Retail prices falling at fastest rate since global financial crisis

Plummeting fuel prices and supermarket price wars push down shop prices by 1.2% in August

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Cheaper petrol and supermarket price wars pushed down prices for shoppers at the fastest annual rate since the global financial crisis in August, official figures today showed.

The overall price of retail goods was 1.2 per cent lower than the same month a year earlier, the biggest drop recorded since July 2009. The biggest contributor to the deflation was fuel prices, on the back of lower global oil prices. Petrol prices were down 5 per cent year on year.

But there was also downward pressure from food stores, where prices fell 0.1 per cent in the first annual decline in prices at these retailers in almost a decade as supermarkets sought to attract shoppers with discount offers.

The weak inflationary pressure from the retail sector may ease the pressure on the Bank of England to put up interest rates. The Consumer Price Index rose by just 1.5 per cent in July, down from 1.6 per cent in August. The volume of retail sales grew by 0.4 per cent on July, in line with analysts’ expectations and a recovery from the previous month when sales were flat.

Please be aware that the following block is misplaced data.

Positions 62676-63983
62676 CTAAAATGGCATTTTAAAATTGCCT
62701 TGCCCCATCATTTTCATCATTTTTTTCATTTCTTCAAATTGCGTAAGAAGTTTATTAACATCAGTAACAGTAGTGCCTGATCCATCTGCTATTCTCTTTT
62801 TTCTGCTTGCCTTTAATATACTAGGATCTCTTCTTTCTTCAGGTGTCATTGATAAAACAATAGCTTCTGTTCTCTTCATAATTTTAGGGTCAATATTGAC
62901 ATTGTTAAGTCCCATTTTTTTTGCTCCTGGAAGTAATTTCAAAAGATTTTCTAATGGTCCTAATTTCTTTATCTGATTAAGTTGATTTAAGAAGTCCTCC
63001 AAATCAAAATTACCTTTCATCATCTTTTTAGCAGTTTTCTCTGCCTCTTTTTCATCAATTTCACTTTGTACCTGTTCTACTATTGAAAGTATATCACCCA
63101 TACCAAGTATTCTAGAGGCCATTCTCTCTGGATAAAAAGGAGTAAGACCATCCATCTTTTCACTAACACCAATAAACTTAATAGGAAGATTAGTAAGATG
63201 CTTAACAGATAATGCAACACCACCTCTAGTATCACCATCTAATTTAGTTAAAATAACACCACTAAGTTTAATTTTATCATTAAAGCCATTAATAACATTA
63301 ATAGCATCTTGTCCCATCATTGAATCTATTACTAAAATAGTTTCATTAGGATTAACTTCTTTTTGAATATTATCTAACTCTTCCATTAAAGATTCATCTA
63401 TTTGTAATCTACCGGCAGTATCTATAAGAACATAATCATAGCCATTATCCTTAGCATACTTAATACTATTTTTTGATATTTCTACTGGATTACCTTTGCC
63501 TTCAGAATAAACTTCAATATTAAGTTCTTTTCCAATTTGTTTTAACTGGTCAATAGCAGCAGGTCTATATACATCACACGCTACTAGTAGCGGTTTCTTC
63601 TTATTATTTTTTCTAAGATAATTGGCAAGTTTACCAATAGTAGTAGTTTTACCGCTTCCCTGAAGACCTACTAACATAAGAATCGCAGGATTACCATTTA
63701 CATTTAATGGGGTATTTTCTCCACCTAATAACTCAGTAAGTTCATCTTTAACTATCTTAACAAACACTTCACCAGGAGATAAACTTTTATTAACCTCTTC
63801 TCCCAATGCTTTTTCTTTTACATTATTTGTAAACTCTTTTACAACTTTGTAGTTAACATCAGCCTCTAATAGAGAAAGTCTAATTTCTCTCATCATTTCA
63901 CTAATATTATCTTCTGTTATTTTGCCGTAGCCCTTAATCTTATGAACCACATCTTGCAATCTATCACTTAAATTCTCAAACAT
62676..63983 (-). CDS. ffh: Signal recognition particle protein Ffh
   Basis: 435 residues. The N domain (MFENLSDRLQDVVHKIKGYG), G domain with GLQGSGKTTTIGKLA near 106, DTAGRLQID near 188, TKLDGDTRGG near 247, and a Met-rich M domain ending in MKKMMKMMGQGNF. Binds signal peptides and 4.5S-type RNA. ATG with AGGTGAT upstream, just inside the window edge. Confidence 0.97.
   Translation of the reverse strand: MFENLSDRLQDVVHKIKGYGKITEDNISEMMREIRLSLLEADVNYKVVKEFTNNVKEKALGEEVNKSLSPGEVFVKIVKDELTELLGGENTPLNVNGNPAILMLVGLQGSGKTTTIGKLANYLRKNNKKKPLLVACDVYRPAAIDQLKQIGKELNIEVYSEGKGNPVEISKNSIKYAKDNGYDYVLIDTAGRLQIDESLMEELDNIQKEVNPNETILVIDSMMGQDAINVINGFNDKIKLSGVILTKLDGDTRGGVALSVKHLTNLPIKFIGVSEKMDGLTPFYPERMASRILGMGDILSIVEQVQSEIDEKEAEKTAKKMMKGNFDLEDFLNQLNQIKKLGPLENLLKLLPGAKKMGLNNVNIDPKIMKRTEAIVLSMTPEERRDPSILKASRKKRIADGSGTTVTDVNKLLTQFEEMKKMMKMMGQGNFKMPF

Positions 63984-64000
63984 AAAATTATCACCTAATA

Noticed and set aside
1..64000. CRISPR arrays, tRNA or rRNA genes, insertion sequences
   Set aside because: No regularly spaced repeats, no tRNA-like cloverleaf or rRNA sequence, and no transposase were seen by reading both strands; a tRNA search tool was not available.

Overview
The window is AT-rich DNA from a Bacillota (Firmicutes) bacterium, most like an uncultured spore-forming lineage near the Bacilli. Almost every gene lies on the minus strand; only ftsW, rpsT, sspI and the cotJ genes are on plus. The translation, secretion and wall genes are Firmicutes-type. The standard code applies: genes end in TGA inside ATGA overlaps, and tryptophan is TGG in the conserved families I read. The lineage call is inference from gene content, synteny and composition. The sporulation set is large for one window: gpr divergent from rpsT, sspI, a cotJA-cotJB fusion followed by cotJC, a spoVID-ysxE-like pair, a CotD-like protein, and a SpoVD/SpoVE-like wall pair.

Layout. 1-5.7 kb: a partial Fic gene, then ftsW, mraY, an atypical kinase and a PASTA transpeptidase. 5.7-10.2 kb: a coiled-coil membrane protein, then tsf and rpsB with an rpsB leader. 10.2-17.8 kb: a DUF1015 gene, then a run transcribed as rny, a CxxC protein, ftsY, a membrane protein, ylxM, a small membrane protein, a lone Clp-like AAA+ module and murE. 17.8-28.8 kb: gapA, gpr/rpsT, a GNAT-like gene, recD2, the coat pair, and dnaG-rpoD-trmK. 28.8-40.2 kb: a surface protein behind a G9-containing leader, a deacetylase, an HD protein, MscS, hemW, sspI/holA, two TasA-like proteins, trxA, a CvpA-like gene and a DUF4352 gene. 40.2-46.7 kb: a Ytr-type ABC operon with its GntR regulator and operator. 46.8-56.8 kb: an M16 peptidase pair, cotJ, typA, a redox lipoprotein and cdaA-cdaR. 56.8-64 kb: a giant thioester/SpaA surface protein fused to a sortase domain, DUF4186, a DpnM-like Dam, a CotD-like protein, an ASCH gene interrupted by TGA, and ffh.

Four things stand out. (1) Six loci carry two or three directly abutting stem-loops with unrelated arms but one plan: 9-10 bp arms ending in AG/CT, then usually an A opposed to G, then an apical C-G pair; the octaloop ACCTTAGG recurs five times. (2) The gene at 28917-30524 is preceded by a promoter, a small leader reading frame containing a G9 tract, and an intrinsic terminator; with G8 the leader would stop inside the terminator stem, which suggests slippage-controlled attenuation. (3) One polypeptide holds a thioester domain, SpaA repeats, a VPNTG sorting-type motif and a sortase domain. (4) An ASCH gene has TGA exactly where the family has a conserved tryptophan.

There was a boom for furniture stores, with sales up 23 per cent on last year, the biggest jump since records began in 1988. The ONS reported that sales were also lifted by shoppers snapping up high powered vacuum cleaners in advance of new European energy saving regulations imposed at the end of last month.

Analysts said that these sales were likely linked to the booming housing market. “It underlines that if housing does cool off into next year then some of the buoyancy of consumer spending and hence overall growth will fade” said Alan Clarke of Scotiabank.

The Council of Mortgage Lenders reported this morning that mortgage lending grew by £18.6bn in August, up 13 per cent on August last year and the highest total for the month since 2008. But the CML’s chief economist, Bob Pannell warned there was likely to be a “gentle slowing” of lending activity due to tighter lending rules imposed earlier this year by regulators.